In Kenya, millions of people depend on charcoal as cooking fuel. This has led to tremendous deforestation in the country, and the government is not happy about it. In 2018, the government of Kenya banned logging for ninety days due to the severe effects of deforestation. While some organizations are coming up with energy-saving stoves such as ‘Jikokoa’ and ‘Cookswell Energy Saving Jikos’, others are looking for alternative methods to curb deforestation. Nakuru Water and Sanitation Services Company (NAWASSCO) is one of them and is using human waste to produce clean household fuel.
This type of fuel is made through a process termed as Carbonisation. The process begins with the collection of excrement from pit latrines and septic tanks around Northwest Nairobi and Nakuru region. This is then transported to the processing plant where the waste is put in drying beds in a greenhouse and allowed to dry for two to three weeks. The heat in the greenhouse reduces moisture, which is about ninety-five per cent of the content to less than twenty per cent, preparing it for the Carbonisation process.
After drying, the waste is put in a kiln where it is heated at temperatures of around seven hundred to eight hundred degrees Celsius. This is done to burn off harmful gases as well as eliminate the smell. It is then broken down into fine particles using a hammer mill and mixed with sawdust carbonized at three hundred degrees Celsius. Molasses are used as a binding agent. To finalize the process, the mixture of sludge and milled sawdust is discharged into a rotating drum machine. Molasses are added progressively until balls of a diameter of about 2.5 centimeters, which are the final products, are formed.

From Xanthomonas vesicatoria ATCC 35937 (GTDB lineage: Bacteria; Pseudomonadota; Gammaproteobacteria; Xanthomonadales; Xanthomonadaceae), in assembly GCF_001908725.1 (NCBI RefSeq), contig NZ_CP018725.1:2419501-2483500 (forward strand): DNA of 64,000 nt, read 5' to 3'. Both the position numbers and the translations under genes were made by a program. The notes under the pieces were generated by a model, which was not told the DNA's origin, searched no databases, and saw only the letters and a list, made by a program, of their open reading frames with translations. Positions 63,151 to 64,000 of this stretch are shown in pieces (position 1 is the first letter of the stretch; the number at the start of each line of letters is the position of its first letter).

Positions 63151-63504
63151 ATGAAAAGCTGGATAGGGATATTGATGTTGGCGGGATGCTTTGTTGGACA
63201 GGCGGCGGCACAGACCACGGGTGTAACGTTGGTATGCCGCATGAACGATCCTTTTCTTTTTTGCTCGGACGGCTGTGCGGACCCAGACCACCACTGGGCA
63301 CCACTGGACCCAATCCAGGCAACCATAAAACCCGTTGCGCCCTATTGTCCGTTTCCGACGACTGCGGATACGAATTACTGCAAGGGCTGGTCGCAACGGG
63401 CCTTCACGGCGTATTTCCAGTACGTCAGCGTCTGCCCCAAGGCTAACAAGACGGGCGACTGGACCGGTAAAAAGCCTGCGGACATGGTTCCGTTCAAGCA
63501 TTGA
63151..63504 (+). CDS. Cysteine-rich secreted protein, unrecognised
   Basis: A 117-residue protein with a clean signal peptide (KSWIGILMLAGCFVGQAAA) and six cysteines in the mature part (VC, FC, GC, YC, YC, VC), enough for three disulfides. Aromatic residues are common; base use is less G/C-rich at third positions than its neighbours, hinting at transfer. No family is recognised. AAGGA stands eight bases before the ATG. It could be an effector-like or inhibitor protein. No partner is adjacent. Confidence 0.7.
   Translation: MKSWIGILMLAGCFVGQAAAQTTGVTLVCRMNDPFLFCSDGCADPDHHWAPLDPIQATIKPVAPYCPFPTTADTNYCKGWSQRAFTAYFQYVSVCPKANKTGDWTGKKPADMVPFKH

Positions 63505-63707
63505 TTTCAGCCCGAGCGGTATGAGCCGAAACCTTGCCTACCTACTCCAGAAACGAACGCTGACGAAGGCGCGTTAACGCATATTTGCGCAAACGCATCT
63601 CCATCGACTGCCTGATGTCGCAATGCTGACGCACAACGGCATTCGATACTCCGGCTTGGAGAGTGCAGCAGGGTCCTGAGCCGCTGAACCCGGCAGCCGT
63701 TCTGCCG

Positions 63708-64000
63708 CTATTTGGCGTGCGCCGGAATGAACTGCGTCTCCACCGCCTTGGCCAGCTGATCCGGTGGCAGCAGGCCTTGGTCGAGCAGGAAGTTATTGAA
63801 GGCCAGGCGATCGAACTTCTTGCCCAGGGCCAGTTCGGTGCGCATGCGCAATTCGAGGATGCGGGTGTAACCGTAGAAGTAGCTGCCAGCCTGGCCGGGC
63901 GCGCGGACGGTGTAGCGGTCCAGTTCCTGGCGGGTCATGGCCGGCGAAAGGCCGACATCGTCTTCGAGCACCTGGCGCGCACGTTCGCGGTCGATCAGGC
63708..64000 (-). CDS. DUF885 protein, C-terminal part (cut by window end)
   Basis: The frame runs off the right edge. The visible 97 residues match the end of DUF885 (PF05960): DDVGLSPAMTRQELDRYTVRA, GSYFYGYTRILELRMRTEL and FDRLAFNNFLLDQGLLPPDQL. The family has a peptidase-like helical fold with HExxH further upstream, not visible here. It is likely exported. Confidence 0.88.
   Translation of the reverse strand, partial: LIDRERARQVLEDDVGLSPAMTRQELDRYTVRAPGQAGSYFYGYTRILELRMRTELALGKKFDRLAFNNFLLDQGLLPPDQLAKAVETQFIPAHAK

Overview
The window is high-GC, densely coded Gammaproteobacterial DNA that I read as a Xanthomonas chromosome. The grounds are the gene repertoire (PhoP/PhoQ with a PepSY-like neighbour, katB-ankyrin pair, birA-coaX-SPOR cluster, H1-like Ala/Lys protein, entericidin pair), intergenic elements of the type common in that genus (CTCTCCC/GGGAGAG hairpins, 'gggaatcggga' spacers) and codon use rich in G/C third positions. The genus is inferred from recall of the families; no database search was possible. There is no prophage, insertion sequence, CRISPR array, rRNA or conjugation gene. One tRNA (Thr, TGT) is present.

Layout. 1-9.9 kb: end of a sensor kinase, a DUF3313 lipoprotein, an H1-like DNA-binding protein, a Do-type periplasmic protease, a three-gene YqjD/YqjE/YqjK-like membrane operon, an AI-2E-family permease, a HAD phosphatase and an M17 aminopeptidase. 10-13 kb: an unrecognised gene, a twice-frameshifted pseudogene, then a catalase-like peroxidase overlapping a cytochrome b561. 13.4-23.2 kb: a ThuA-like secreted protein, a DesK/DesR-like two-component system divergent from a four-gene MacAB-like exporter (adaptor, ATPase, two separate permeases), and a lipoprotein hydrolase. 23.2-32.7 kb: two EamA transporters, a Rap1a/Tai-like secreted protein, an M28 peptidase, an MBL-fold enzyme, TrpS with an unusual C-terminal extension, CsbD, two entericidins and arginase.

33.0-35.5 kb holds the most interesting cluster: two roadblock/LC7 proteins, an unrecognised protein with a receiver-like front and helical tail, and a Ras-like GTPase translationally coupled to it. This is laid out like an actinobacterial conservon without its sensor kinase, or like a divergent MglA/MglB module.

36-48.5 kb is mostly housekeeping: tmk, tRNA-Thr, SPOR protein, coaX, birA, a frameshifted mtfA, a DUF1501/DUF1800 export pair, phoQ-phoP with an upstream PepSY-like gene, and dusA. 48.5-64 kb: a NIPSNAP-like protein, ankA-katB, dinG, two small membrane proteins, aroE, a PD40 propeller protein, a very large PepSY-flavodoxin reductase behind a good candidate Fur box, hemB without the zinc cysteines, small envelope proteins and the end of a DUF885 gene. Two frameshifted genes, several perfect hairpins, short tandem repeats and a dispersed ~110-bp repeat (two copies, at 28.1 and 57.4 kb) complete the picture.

At first, there was a slow uptake of the product since people were not sure about the idea of using poop fuel to cook their favorite dishes. Many thought that the briquettes smell. However, after a few people used them and saw their benefits, the products have gained popularity. The company now operates not only in Nakuru but also in Naivasha and Nairobi.
According to people who have used them, these briquettes perform better than ordinary charcoal. They are easier to light, and they stay lit longer. Due to Carbonisation, they do not smell at all. The molasses, on the other hand, give them a sweet aroma. They are also health-friendly since they produce less smoke. Buying a bag of these briquettes will cost only half of what is used to buy the same amount of charcoal. Considering their advantages, poop briquettes are incredibly cheaper than charcoal.
Apart from reducing the rate at which trees are being cut down, this method is improving sanitation in the affected areas by creating a cleaner environment. The idea has also created jobs for many youths since they are the ones who help collect waste from the latrines and sell the briquettes. The company is now aiming at producing ten tons of the briquettes in a day, as compared to the original two tons in a month.